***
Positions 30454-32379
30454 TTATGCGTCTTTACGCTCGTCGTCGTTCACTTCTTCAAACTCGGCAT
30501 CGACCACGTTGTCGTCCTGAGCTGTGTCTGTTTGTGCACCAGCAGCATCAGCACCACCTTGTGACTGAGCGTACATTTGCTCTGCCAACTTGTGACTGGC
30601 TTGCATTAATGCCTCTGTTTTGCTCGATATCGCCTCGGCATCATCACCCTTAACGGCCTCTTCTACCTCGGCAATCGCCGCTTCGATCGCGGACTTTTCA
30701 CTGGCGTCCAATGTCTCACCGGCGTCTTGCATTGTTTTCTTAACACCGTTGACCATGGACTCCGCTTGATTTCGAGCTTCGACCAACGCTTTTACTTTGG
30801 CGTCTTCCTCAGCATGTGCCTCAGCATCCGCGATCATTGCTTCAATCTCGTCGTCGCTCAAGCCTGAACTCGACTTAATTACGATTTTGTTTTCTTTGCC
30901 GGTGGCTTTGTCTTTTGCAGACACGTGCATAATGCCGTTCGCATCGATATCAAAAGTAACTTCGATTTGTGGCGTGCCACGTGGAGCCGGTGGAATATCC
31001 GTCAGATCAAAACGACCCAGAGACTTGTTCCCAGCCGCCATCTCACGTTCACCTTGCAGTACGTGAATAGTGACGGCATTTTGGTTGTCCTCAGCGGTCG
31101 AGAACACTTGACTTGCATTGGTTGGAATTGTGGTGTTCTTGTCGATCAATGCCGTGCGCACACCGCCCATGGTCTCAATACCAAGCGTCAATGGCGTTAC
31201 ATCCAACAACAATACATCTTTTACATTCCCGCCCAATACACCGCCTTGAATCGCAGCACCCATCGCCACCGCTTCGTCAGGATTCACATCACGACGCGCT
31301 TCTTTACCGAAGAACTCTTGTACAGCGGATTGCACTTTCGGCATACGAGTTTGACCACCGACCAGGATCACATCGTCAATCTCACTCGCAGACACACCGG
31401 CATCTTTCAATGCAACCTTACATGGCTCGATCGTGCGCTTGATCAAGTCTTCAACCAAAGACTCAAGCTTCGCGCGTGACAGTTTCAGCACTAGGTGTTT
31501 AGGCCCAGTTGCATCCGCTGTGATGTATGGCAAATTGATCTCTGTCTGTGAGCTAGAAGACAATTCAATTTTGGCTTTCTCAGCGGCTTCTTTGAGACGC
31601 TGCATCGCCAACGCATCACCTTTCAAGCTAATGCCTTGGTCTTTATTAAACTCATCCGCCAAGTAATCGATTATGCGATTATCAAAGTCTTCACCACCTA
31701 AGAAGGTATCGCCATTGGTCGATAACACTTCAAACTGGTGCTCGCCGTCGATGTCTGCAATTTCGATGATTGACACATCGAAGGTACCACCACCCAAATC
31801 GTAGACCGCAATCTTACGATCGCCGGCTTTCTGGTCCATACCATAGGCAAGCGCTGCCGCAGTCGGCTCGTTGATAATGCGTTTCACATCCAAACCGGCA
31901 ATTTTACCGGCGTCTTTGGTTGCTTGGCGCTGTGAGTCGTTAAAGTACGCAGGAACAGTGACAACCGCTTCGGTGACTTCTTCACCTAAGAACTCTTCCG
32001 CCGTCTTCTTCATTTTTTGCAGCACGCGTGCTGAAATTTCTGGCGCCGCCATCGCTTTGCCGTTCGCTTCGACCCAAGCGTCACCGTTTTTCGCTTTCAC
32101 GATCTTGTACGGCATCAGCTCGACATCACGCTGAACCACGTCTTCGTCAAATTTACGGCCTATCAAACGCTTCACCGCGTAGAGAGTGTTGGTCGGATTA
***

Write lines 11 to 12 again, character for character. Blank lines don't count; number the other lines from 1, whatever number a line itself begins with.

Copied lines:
31301 TCTTTACCGAAGAACTCTTGTACAGCGGATTGCACTTTCGGCATACGAGTTTGACCACCGACCAGGATCACATCGTCAATCTCACTCGCAGACACACCGG
31401 CATCTTTCAATGCAACCTTACATGGCTCGATCGTGCGCTTGATCAAGTCTTCAACCAAAGACTCAAGCTTCGCGCGTGACAGTTTCAGCACTAGGTGTTT